Midwestern Seminary professor passionate about Missouri Baptist history, book coming
June 14, 2005
Michael McMullen, associate professor of church history at Midwestern Baptist Theological Seminary in Kansas City, was recently chosen by the Missouri Baptist Convention to write a book about the history of Baptist life in Missouri. Pathway contributing writer Lee Warren had a chance recently to sit down with Professor McMullen in his office and discuss the project.
Q: Do you have a working title for the book yet? And when is it supposed to be available?
A: The working title is The History of Baptists in Missouri. The target release date is May 2006.
Q: Why does writing the history of the Baptist life in Missouri interest you?
A: Because it’s the story of what God has done in and through His people in the state in which I currently live, work, and teach. So I’m interested to learn about that for myself in detail and to be able to share that with Baptists in Missouri. That’s always been my aim in teaching— to take that which can be deathly history at times and trying to present it in an interesting way to encourage and challenge lots of people.
Q: Why is now the time for a book like this?
A: So much has happened in Southern Baptist life and Missouri Baptist life that it would be a good time to try and give an accurate picture of what has taken place. We’re coming up on two anniversaries. In 1805, the first Baptist church was formed in Southeast Missouri. In 1806, Bethel Baptist Church was formed.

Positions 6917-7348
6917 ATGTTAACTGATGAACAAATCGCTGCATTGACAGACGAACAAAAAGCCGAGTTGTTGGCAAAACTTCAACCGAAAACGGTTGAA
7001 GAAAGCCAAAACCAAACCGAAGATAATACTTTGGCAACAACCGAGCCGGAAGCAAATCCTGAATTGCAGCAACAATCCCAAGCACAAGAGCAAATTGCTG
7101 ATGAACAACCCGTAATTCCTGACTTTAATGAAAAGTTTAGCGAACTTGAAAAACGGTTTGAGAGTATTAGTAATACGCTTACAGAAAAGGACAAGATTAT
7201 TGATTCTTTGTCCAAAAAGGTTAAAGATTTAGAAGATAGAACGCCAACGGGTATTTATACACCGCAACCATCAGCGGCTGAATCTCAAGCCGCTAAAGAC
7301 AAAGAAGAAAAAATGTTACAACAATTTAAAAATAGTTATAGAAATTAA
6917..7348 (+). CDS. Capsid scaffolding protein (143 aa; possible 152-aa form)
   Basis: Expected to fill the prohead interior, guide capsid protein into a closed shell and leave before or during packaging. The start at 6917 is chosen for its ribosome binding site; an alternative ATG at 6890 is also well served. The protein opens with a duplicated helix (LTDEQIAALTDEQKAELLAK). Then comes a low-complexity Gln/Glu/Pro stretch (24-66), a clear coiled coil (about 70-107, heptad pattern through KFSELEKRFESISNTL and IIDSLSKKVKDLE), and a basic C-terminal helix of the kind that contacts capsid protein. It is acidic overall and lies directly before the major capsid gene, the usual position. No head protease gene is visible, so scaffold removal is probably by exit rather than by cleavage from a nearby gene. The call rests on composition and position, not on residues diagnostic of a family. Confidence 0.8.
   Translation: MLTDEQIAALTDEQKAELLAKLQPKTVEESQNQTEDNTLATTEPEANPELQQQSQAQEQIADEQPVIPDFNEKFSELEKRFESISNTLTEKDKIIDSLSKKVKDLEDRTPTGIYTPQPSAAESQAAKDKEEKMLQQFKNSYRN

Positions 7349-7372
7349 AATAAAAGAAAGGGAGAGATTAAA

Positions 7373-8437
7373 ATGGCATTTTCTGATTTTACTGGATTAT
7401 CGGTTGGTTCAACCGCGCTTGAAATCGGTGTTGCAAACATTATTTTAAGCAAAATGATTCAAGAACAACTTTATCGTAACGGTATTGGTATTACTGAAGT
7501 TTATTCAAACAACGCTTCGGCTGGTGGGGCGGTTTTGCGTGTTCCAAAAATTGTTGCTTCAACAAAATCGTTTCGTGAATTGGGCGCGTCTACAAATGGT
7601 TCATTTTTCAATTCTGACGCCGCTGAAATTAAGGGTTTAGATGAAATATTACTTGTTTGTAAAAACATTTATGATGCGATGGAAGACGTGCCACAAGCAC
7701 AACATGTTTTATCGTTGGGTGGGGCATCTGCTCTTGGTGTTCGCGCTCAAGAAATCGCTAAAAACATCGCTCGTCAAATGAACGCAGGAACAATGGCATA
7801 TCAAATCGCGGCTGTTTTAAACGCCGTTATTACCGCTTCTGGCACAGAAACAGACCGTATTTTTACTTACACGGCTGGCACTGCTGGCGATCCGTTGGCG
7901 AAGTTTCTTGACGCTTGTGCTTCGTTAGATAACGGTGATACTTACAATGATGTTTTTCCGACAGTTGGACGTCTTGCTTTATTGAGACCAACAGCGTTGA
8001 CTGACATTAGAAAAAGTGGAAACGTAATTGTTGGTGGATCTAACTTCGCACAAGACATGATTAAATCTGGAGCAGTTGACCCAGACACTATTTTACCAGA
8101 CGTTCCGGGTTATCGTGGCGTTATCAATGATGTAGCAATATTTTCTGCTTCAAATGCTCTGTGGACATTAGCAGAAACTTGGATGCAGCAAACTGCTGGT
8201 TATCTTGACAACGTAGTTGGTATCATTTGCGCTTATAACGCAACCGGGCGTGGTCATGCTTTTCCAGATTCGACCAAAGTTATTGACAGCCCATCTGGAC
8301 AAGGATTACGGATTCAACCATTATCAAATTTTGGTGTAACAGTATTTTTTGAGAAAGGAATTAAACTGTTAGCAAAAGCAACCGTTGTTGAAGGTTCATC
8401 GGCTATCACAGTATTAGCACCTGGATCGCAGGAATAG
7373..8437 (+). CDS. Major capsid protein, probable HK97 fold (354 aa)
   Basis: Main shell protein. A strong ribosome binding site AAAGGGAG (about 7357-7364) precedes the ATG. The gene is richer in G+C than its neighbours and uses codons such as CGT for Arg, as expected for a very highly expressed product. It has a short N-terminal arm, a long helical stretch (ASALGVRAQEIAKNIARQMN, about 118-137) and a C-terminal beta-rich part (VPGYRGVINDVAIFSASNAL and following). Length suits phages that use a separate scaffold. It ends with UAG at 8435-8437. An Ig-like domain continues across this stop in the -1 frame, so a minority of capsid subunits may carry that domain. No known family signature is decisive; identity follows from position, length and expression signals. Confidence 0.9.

The shame about the anniversary of Bethel Baptist Church is that it started in 1806 and it took on anti-mission ideas and eventually died. If you don’t have missions, then what reason for being does a church have?
Q: Why is it important to record Missouri Baptist church history?
A: Those who’ve gone before us suffered a great deal as Baptists. Under the Spanish, it was illegal to preach. If you were captured in the territory that would become Missouri, then you would be imprisoned. So people would sneak into Missouri—they would come across the river—preach, then go back to Illinois and Kentucky.
The early Baptists suffered imprisonment, persecution, physical injury, and confiscation of property and goods. Many of them were whipped, or flogged, or died in prison. Their suffering is our heritage. It is important that we know the price they paid so we could have religious freedom. We didn’t just happen. We have a history—a heritage. I think it is important that we try and appreciate what people went through.
History provokes in many people a natural resistance. There’s no interest because it’s gone. It’s past. This is a new era. It’s the 21st century. We’re moving on. Things are so different now. There isn’t anything to learn. But I would like pastors to encourage people to read about their history and heritage. God works in the same ways. People are really not that different from those who have gone before. We face many of the same trials and temptations. History is very cyclical. You see that through Scripture.
Q: What changed things for Baptists in Missouri?
A: Once the territory was purchased and became part of America, it opened up to settlers—to Baptists, and to others to come in.